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The Midas Murders: An Inspector Van In Novel (Inspector Van in Mystery) Hardcover – December 7, 2013

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The Midas Murders: An Inspector Van In Novel (Inspector Van in Mystery) + The Square of Revenge: An Inspector Van In Novel (Inspector Van Veeteren Mysteries)
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Product Details

  • Series: Inspector Van in Mystery (Book 2)
  • Hardcover: 336 pages
  • Publisher: Pegasus (December 7, 2013)
  • Language: English
  • ISBN-10: 1605984876
  • ISBN-13: 978-1605984872
  • Product Dimensions: 0.6 x 0.1 x 0.9 inches
  • Shipping Weight: 7.2 ounces (View shipping rates and policies)
  • Average Customer Review: 3.2 out of 5 stars  See all reviews (12 customer reviews)
  • Amazon Best Sellers Rank: #1,304,023 in Books (See Top 100 in Books)

Editorial Reviews

From Publishers Weekly

What brainy, bodacious Bruges deputy prosecutor Hannelore Martens finds irresistible about irascible, alcoholic, and insolvent Asst. Commissioner Pieter Van In, the hero of Aspe's long-running Belgian series, remains a mystery by the end of this convoluted second installment to be translated into English (after The Square of Revenge). Despite his pressing personal problems—including the bank's threat to foreclose on his house—Van In suddenly faces some even more urgent police work: finding out who murdered a prominent German travel executive and who bombed the statue of beloved Flemish poet Guido Gezelle. Both are high-priority cases in the tourist-dependent medieval municipality. Between hangovers, mood swings, and other distractions, Van In starts to connect the dots of a vast conspiracy. Though the novel becomes increasingly engaging as the plot coalesces, it's possible that Van In, like the whiskey-cola concoction he and many of the other characters are so fond of, may be an acquired taste. (Dec.)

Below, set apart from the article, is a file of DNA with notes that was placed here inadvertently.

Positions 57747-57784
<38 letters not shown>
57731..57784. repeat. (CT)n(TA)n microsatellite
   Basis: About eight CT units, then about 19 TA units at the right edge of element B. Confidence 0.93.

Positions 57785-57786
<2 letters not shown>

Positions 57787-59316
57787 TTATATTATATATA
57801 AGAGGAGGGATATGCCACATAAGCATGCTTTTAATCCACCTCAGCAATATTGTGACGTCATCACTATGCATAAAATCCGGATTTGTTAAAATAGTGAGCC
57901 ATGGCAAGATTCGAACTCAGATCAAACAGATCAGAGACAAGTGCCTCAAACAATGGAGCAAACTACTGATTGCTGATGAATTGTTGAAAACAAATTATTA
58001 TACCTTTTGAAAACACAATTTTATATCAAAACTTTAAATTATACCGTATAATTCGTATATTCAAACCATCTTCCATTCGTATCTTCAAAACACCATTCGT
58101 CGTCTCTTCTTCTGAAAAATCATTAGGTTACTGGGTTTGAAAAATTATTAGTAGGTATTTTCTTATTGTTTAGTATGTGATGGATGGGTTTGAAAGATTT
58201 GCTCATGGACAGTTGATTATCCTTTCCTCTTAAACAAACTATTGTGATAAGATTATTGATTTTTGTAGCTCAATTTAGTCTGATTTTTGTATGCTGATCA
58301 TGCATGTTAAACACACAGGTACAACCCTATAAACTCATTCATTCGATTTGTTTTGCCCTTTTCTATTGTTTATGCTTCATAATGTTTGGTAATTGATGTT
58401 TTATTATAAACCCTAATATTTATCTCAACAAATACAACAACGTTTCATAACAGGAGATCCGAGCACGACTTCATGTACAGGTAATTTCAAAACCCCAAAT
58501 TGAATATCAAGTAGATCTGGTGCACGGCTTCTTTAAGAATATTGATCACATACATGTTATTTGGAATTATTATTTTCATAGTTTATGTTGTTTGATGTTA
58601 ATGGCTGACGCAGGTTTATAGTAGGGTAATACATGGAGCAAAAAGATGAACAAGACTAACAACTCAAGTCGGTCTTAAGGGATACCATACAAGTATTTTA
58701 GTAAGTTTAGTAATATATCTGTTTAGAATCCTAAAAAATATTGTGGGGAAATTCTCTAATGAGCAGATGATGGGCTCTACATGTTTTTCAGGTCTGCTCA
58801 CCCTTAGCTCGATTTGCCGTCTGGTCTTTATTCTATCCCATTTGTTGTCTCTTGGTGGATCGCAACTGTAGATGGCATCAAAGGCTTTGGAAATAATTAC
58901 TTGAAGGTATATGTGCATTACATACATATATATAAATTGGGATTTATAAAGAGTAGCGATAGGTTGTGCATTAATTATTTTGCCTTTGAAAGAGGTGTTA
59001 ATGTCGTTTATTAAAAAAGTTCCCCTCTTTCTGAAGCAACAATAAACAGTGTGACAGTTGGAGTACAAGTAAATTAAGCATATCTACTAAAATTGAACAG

From Booklist

Aspe enjoys enormous success in Belgium, where his procedurals starring Bruges detective Van In are best-sellers. One of these has been translated from Flemish into English, The Square of Revenge (2013). This second Aspe novel should appeal to readers who love Northern European noir. The viewpoint is bleak, and the hero is irascible, cold, rumpled, chain-smoking, alcoholic, and barely functional. There is some relief in the city of Bruges. The translation from the Flemish often sounds stilted and is crowded with awkward similes, such as “The Commissioner grinned like a spoiled Alzheimer’s patient.” The mystery itself, starting with the death of a very drunk German businessman, moving to the incineration of the businessman’s friend the next day, and involving the largest tourist operation in Europe, keeps growing in intensity even though Van In seems poorly equipped to solve anything without his DA girlfriend’s help. The bombing of a statue of a Belgian poet in a public square moves the mystery into terrorism territory. Probably better in the original Flemish but a fairly good destination mystery. --Connie Fletcher

Customer Reviews

3.2 out of 5 stars

Most Helpful Customer Reviews

10 of 11 people found the following review helpful By FictionFan TOP 500 REVIEWER on November 27, 2013
Format: Hardcover
A German businessman is murdered after a night-out in Bruges, and a famous statue is blown up. Assistant Commissioner Pieter Van In is responsible for investigating both incidents and soon begins to wonder if there’s a connection.

This is the second book in the Van In series. The first, The Square of Revenge, was a fairly light novel with lots of humour, and an enjoyable relationship between Van In and his girlfriend, deputy prosecutor Hannelore Martens. Unfortunately this one is quite different and the change is not for the better.

The plot is hackneyed (really, is there much more that can be got out of the Nazi gold saga?), confused (at least half of the time I hadn’t a clue how Van In was making his deductive leaps, and the other half I didn’t care) and unbelievable. The writing continues to have the clunkiness I mentioned in my review of the first book, and I still can’t determine whether this is a problem with the original or the translation.